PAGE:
In Joan Haig’s urban fantasy for young readers, three children help a creature fulfill a promise made long ago.
Lal Patel is homesick for India. His father relocated their family to Scotland and installed them in an old house whose furnishings include a worn tiger skin rug that Lal finds creepy. His little brother, Dilip, is the first to understand and connect with the rug’s magical powers. Through Dilip’s ability to communicate with and harness those powers, the brothers and a neighbor embark on an enchanted quest to release the tiger’s spirit from its imprisonment in the rug. In return for this favor, the tiger promises Lal that he will take him home to India.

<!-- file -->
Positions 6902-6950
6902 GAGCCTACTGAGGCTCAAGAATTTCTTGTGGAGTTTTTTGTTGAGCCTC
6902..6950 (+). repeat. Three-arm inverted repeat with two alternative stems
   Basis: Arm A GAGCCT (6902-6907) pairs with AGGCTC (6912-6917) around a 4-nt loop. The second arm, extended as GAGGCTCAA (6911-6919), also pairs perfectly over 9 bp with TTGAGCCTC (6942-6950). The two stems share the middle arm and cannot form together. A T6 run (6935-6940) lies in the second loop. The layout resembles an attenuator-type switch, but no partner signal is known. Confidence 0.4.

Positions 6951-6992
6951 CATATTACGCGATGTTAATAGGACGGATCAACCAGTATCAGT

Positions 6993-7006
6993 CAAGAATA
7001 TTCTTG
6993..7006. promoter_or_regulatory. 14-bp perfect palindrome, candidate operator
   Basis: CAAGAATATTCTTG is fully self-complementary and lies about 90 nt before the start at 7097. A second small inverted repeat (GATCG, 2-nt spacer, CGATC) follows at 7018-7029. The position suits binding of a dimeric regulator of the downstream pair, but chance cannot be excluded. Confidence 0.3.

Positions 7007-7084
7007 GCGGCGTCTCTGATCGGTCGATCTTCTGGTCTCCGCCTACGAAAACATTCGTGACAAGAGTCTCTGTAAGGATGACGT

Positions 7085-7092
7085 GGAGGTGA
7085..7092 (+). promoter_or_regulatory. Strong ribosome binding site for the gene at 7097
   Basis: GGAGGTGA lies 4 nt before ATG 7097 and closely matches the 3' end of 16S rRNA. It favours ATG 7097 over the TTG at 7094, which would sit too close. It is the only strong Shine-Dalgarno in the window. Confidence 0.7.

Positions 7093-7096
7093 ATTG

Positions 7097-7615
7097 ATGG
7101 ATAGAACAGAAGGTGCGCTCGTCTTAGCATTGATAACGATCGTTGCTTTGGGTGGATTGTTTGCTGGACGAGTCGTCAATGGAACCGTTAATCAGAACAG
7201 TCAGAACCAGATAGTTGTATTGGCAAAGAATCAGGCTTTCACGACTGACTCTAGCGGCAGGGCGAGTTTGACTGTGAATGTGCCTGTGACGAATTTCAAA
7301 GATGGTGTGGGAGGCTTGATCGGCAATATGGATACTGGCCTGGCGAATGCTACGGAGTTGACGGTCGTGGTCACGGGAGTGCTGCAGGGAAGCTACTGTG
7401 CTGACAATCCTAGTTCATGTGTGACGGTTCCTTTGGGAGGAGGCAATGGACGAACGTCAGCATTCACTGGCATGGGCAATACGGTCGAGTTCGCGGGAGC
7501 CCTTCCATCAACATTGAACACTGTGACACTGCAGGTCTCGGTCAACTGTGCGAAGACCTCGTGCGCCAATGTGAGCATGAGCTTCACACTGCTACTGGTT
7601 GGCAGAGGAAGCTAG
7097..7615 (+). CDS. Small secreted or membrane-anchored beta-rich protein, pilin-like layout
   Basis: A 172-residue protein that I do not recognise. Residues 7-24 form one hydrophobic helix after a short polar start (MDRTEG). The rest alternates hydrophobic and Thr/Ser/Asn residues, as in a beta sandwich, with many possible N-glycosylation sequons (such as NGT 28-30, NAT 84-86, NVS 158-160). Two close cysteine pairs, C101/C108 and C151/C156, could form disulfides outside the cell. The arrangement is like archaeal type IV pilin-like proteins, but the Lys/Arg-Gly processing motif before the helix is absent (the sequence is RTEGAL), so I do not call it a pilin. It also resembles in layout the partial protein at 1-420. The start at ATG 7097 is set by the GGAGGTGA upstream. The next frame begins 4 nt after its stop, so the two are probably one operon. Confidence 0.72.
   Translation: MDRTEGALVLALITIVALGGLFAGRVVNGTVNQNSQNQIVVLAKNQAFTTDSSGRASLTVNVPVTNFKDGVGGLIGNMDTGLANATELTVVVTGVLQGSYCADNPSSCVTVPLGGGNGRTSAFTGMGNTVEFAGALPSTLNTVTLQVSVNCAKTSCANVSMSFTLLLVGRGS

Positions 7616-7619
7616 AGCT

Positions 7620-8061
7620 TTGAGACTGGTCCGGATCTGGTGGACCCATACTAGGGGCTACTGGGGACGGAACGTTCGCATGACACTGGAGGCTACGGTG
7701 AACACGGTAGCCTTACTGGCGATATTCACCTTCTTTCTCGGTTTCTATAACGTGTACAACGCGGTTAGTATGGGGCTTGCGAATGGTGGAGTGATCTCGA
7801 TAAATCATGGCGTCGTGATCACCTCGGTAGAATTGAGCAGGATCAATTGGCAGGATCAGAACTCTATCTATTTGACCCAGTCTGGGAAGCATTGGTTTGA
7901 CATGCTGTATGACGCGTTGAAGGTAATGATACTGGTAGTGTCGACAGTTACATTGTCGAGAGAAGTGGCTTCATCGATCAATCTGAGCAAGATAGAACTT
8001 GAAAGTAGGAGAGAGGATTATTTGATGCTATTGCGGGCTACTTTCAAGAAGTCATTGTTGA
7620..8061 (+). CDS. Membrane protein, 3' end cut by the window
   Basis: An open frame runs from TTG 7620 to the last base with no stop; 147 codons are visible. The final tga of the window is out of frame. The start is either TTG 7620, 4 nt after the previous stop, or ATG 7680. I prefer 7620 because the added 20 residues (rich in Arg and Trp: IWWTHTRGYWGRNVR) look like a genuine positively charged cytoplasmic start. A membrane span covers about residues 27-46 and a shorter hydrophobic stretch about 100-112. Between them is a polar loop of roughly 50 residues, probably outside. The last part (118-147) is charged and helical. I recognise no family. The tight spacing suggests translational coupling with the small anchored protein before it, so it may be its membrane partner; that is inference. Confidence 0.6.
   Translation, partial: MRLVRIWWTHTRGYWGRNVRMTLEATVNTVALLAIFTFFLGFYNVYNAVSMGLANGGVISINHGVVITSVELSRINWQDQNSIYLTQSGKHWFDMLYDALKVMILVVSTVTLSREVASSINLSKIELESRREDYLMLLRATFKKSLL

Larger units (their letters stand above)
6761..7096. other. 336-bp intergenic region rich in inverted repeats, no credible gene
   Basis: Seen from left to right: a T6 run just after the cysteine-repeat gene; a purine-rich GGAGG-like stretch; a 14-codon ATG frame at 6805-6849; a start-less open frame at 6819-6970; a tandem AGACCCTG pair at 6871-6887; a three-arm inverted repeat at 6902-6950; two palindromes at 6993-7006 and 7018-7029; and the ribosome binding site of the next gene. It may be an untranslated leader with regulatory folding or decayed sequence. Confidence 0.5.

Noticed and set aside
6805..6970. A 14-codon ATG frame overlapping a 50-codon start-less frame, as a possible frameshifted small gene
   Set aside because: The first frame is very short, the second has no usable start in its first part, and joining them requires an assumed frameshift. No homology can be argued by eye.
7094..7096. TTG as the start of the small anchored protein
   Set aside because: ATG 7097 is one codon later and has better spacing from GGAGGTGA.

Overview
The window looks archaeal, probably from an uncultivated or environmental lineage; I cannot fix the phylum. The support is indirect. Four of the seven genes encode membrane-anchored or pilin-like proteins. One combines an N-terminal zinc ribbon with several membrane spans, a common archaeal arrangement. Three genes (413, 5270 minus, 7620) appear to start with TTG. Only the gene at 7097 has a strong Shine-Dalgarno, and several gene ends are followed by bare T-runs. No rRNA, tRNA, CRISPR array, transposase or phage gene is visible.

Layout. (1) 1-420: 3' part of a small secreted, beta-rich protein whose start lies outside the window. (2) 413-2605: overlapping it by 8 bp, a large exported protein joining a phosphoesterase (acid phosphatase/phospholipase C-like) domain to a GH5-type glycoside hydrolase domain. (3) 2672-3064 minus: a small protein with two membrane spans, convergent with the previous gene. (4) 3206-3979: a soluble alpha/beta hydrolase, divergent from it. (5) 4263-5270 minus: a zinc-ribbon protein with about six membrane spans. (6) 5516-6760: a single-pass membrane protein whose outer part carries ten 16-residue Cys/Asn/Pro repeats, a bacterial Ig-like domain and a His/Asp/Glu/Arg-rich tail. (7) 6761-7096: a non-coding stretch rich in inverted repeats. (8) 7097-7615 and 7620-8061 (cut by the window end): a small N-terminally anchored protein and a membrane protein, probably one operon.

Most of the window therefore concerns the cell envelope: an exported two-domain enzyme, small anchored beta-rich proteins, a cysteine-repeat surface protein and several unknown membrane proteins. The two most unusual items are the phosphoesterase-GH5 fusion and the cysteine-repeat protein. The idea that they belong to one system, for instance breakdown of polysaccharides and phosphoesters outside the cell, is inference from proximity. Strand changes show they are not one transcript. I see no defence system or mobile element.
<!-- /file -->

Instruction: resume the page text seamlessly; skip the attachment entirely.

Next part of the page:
There are moments when the novel’s magic pulsates, as with its scenes in the Indian jungle, and in the relationship between the tiger and a street child who acts as a guide to Lal and his companions. But much of the novel is less ethereal—in part because the story is guided by grounded Lal, whose observes all and expresses disbelief, and whose sensibilities are less fantastical than his circumstances.
Lal interrupts his suspenseful storytelling with surprises and, even when the tiger fulfills his promises, proves to be resistant to feelings of enchantment. Instead, he learns, and shares, messages about conservation, especially about poaching, extinction, and forest conservation. The lesson that home is more of a concept than it is a place is strong.
Tiger Skin Rug is a story in which a myth intrudes upon a boy’s reality, expanding his world and delivering him to a place of contentment and understanding.
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